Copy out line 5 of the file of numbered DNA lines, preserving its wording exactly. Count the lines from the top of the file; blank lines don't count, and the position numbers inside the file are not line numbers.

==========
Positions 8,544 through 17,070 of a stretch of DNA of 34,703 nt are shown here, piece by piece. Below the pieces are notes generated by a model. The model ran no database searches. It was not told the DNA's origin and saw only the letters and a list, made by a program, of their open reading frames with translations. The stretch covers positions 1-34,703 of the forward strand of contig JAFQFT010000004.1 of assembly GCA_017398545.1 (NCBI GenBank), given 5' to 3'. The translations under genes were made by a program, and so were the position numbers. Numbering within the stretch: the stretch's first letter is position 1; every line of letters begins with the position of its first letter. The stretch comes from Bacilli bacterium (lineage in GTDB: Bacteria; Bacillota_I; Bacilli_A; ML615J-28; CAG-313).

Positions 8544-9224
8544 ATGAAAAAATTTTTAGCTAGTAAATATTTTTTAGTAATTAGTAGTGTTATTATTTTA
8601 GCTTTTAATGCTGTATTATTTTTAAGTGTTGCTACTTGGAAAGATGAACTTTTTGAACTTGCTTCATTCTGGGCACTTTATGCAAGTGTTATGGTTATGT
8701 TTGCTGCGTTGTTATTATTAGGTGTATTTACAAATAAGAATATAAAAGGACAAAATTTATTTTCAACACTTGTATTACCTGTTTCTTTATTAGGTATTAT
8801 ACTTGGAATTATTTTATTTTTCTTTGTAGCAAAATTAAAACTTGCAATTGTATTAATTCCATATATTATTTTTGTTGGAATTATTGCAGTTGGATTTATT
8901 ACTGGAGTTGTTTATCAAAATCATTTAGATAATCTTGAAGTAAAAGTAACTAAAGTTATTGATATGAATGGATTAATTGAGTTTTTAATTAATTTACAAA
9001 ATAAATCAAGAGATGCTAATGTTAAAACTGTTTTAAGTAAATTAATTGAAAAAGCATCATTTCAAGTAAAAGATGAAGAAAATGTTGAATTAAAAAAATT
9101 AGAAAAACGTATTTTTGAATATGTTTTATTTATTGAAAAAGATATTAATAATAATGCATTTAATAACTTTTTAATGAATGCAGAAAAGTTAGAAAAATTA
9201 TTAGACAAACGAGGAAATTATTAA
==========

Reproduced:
8701 TTGCTGCGTTGTTATTATTAGGTGTATTTACAAATAAGAATATAAAAGGACAAAATTTATTTTCAACACTTGTATTACCTGTTTCTTTATTAGGTATTAT